Donald Trump was not her first choice to become president of the United States, but Norwegian Prime Minister Erna Solberg took his surprise victory in stride on Wednesday. “I congratulate him,” Solberg declared, and said the US would continue to be Norway’s most important ally, also during a Trump presidency.
“The American people have spoken,” Solberg said at a Wednesday morning press conference broadcast live nationwide. She noted how the US presidential campaign had “engaged the entire world,” and that she was glad a far more conciliatory Trump also had called for widespread international cooperation in his victory speech just an hour earlier.
Solberg made it clear that the US and Norway have common interests and common values, and that the US is important for the Norwegian economy, jobs and, not least, national security. Norway has been especially concerned about Trump’s criticism of NATO, on which Norway bases its defense that on Election Day itself became subject to a new long-term plan hammered out among the country’s three largest parties in Parliament. Solberg admitted she was surprised over the US election results that finally led Trump’s Democratic rival Hillary Clinton to concede defeat after she initially refused to do so.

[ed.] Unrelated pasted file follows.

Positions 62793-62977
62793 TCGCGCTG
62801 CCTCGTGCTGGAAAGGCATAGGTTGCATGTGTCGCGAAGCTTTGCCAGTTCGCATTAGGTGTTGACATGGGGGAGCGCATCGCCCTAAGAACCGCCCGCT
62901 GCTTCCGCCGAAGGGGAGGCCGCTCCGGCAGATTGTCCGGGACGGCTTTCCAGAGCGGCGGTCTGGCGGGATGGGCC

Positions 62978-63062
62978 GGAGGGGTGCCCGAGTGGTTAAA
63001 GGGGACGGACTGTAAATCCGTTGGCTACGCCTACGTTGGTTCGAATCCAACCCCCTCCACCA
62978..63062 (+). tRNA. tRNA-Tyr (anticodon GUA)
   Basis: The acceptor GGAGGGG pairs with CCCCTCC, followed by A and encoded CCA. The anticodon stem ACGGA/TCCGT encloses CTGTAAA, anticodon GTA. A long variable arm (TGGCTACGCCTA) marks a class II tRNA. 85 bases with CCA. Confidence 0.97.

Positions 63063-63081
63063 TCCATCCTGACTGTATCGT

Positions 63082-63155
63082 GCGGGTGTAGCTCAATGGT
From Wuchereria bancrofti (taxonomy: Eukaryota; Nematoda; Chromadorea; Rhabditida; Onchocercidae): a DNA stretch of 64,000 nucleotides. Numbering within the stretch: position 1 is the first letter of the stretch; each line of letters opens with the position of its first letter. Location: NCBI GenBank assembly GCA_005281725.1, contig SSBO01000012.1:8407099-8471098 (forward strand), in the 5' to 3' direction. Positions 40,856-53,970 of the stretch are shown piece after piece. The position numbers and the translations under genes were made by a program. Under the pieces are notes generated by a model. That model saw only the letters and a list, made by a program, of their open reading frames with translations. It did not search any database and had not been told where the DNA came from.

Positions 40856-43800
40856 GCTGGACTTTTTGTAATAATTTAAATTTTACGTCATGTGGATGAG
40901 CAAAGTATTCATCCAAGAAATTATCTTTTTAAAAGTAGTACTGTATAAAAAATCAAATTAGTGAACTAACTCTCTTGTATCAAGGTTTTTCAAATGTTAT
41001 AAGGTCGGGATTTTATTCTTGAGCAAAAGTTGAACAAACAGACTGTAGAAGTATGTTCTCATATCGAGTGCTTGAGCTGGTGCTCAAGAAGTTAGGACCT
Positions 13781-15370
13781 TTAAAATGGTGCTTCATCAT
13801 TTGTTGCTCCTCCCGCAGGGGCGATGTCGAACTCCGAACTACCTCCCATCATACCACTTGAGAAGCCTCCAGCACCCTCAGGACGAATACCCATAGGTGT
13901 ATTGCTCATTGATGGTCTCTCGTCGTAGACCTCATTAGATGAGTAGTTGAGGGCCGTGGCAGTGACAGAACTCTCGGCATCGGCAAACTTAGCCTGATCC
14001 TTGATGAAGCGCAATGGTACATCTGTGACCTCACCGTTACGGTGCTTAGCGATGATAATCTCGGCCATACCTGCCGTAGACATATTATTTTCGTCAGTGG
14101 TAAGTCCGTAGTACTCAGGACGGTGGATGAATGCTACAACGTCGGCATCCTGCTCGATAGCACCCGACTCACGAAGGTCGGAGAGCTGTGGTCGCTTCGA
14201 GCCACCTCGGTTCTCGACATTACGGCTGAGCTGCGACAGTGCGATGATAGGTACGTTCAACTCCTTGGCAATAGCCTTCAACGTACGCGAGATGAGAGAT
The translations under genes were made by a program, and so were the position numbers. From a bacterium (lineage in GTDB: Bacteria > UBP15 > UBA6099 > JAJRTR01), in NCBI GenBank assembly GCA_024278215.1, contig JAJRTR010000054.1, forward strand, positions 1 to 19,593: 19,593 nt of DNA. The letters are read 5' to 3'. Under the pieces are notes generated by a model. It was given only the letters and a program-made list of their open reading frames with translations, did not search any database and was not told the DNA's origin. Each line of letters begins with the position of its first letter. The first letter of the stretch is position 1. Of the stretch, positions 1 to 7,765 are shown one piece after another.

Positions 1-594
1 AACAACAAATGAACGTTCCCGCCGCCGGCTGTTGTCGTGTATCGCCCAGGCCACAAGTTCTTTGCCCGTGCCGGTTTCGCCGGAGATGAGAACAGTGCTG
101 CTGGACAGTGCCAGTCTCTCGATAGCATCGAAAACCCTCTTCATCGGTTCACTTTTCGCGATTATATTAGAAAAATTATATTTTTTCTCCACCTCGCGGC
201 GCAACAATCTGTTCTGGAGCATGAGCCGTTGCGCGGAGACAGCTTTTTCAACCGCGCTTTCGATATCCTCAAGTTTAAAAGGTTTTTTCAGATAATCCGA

Solberg leads Norway’s Conservative Party, which would have made it more logical for her and her party to support Trump’s Republican bid for the White House. Her foreign minister Børge Brende, however, had taken the highly unusual step earlier this autumn of expressing concern over several of Trump’s positions. While he and Solberg were careful to note that Norway had no tradition of taking sides in other countries’ election campaigns, Trump’s campaign rhetoric against the international climate agreement, the Iran nuclear deal and free trade treaties, for example, worried them greatly.
Brende even claimed he was “uneasy” over Trump’s candidacy, and that he “deeply” disagreed with Trump’s positions on trade and especially NATO. Leaders of Solberg’s government support parties and not least party leaders in opposition in the Norwegian Parliament clearly favoured Clinton.
Solberg downplayed the earlier concerns over Trump’s rhetoric, conceding that she and Brende “absolutely did not agree” with many of Trump’s positions but claiming that “we have to take his word” that Trump was now ready to reconcile, “get along” and have “great relations” with other nations, as expressed in his victory speech Wednesday morning.
Great uncertainty remains and Solberg said it was “much too early” to say what changes may lie ahead regarding relations between Norway and the US. She stressed differences between election campains and actual governance, and seemed hopeful that President Trump will be easier to deal with than the Candidate Trump was.
“We want to come into a dialogue,” she said. “We need a USA with clear leadership,” adding that “we must build further on the cooperation between Europe and the US.” She noted that her party, as well as other parties, has ties with other politicians within the US Republican Party itself: While the group around Trump was “small,” she said, “it’s a big party,” and that it’s the party that won in the end.